Opinion

States Can Be Laboratories of Autocracy, Too

For more than a decade, dating back to the Republican triumph in the 2010 midterm elections, Wisconsin Republicans have held their State Legislature in an iron lock, forged by a gerrymander so stark that nothing short of a supermajority of the voting public could break it.

In 2012, the first year the maps were in effect, Republicans won 46 percent of the statewide vote but 60 percent of the seats in the state assembly. In 2014, Republicans won the governorship with 52 percent of the vote, which gave them 63 percent of the seats in the state assembly. And in 2016, Republicans and Democrats essentially split the statewide vote, but Republicans claimed 64 percent of seats in the state assembly.

In 2018, this gerrymander proved strong enough to allow Wisconsin Republicans to win a supermajority of seats in the state assembly despite losing the vote for every statewide office and the statewide legislative vote by 8 percentage points, 54 to 46. No matter how much Wisconsin voters might want to elect a Democratic Legislature, the Republican gerrymander won’t allow them to.

The gerrymandering alone undermines Wisconsin’s status as a democracy. If a majority of the people cannot, under any realistic circumstances, elect a legislative majority of their choosing, then it’s hard to say whether they actually govern themselves.

What makes the situation worse are the actions of Republican lawmakers. Using their gerrymandered majority, Wisconsin Republicans have done everything in their power to undermine, subvert or even nullify the public’s attempt to chart a course away from the Republican Party. In 2018, for example, Wisconsin voters put Tony Evers, a Democrat, in the governor’s mansion, sweeping the incumbent, Scott Walker, out of office. Almost immediately, Wisconsin Republicans introduced legislation to weaken the state’s executive branch, curbing the authority that Walker had exercised as governor.

Earlier this year, Wisconsin voters took another step toward ending a decade of Republican minority rule in the Legislature by electing Janet Protasiewicz, a liberal Milwaukee county judge, to the State Supreme Court, in one of the most high-profile and expensive judicial elections in American history.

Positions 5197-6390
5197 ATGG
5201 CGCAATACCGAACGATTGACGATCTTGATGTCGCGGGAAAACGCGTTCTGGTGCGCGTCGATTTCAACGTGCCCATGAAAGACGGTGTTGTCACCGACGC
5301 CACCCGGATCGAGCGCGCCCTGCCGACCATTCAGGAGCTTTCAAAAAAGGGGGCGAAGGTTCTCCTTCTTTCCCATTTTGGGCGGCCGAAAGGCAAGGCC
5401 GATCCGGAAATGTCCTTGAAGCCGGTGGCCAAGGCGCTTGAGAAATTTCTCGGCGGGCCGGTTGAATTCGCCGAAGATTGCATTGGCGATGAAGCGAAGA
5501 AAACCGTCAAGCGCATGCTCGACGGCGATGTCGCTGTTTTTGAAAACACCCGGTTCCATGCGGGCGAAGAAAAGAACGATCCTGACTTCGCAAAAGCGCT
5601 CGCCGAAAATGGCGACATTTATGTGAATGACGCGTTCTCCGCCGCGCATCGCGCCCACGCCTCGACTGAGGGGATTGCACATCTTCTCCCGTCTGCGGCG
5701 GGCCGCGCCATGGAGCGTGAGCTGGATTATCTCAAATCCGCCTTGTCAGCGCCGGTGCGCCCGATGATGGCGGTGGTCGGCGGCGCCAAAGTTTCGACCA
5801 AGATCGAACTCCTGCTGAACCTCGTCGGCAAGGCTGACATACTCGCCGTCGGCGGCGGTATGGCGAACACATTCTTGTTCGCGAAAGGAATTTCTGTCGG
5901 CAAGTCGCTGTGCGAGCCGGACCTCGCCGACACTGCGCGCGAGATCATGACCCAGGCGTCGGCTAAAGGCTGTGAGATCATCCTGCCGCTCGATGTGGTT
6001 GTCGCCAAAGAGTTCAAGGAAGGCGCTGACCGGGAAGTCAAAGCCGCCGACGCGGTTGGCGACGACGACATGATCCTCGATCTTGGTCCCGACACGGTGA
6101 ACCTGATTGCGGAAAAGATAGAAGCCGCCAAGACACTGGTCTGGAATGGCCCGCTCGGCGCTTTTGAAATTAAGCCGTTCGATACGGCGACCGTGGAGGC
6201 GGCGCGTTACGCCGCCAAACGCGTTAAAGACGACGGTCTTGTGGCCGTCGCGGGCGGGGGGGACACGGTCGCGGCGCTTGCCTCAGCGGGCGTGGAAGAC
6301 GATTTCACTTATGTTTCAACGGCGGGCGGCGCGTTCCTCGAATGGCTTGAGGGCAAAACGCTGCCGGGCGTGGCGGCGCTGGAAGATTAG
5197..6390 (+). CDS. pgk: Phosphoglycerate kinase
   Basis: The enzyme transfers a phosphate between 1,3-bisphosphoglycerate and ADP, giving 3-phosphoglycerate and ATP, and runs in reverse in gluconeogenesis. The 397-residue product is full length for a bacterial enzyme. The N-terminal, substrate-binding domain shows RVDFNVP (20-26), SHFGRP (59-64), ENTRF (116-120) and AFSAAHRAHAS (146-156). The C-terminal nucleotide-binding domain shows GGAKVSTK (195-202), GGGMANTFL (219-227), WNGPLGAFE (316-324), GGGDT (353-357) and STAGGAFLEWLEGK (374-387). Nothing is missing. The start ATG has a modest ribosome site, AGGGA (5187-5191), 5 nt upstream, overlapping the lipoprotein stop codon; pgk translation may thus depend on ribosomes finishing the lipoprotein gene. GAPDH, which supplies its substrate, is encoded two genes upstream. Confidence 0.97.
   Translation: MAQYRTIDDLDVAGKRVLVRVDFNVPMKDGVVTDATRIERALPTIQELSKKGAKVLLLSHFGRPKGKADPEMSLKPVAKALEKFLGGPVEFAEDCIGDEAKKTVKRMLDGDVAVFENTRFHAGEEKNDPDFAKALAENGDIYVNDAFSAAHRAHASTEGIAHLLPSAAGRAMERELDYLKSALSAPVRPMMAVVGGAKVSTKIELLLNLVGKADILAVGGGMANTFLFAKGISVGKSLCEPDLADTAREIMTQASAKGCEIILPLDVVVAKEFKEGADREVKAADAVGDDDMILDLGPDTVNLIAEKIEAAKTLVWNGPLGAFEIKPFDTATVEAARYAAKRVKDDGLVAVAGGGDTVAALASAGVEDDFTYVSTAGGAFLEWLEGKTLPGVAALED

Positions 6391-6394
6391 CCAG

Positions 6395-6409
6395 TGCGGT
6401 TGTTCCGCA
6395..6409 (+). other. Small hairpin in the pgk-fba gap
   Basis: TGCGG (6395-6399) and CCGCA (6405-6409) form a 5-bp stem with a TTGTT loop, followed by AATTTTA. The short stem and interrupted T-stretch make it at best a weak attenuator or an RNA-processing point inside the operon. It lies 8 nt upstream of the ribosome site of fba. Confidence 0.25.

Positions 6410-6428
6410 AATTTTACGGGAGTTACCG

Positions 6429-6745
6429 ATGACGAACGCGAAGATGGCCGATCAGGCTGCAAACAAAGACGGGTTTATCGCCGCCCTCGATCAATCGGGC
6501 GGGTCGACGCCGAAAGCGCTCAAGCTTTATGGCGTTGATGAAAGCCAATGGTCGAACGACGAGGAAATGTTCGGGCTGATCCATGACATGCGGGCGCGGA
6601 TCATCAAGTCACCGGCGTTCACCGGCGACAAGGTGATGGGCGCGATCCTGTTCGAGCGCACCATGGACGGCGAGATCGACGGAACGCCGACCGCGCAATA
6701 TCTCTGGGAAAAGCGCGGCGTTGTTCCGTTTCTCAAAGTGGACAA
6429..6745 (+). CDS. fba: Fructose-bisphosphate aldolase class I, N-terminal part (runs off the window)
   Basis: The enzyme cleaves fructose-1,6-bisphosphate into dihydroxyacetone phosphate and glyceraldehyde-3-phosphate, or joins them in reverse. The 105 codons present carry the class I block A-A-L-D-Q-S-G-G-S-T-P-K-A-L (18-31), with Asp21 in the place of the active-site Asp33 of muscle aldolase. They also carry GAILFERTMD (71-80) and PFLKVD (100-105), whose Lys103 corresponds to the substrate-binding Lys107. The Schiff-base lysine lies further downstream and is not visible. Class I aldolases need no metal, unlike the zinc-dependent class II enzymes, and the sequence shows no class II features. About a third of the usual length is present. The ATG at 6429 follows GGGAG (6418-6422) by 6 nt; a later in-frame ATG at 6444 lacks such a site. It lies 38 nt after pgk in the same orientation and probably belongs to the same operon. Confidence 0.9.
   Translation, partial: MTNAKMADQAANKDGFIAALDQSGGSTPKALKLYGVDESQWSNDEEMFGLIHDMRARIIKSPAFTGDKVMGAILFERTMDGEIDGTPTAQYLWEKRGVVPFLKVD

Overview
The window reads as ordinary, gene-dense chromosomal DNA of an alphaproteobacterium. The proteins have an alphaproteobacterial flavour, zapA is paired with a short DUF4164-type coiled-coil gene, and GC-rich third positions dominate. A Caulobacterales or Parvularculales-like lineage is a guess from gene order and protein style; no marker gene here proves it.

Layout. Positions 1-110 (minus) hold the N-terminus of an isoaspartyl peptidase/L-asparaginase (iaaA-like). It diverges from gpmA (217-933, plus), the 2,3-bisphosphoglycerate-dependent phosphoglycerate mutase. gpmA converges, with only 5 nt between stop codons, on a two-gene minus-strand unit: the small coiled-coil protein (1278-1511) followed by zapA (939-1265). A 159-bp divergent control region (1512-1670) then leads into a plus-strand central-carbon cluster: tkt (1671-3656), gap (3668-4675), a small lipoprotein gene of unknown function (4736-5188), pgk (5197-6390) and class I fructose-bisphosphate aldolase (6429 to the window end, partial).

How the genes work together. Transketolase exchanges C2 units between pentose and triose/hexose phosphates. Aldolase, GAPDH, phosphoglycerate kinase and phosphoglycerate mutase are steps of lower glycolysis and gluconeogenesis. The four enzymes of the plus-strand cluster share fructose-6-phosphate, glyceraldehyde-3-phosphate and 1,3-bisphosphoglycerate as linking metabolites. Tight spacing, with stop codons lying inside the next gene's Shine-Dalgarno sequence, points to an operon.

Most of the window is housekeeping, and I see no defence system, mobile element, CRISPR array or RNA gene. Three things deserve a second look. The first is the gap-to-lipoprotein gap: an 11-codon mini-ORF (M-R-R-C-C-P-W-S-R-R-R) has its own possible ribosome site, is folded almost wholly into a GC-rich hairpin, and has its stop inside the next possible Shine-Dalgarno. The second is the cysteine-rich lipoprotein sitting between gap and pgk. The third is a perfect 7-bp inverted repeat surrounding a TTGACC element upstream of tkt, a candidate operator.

The reason behind the flood of money and attention was straightforward. If she won, Protasiewicz would break the conservative majority on the court, giving liberal justices an opportunity to shape the state’s legal landscape until at least the next judicial election cycle. And Protasiewicz made no secret of her views. If elected, she said she would defend abortion rights and give a new look at the state’s legislative maps, which she criticized as “rigged” and “unfair.”

Protasiewicz won a double-digit victory, with record turnout. Wisconsin voters wanted her on the court to stand up for their reproductive and voting rights.

Wisconsin Republicans can’t strip a judicial officer of her power. But they can remove her, which is what they intend to do. “Republicans in Wisconsin are coalescing around the prospect of impeaching a newly seated liberal justice on the state’s Supreme Court,” my newsroom colleague Reid J. Epstein reports. “The push, just five weeks after Justice Janet Protasiewicz joined the court and before she has heard a single case, serves as a last-ditch effort to stop the new 4-to-3 liberal majority from throwing out Republican-drawn state legislative maps and legalizing abortion in Wisconsin.”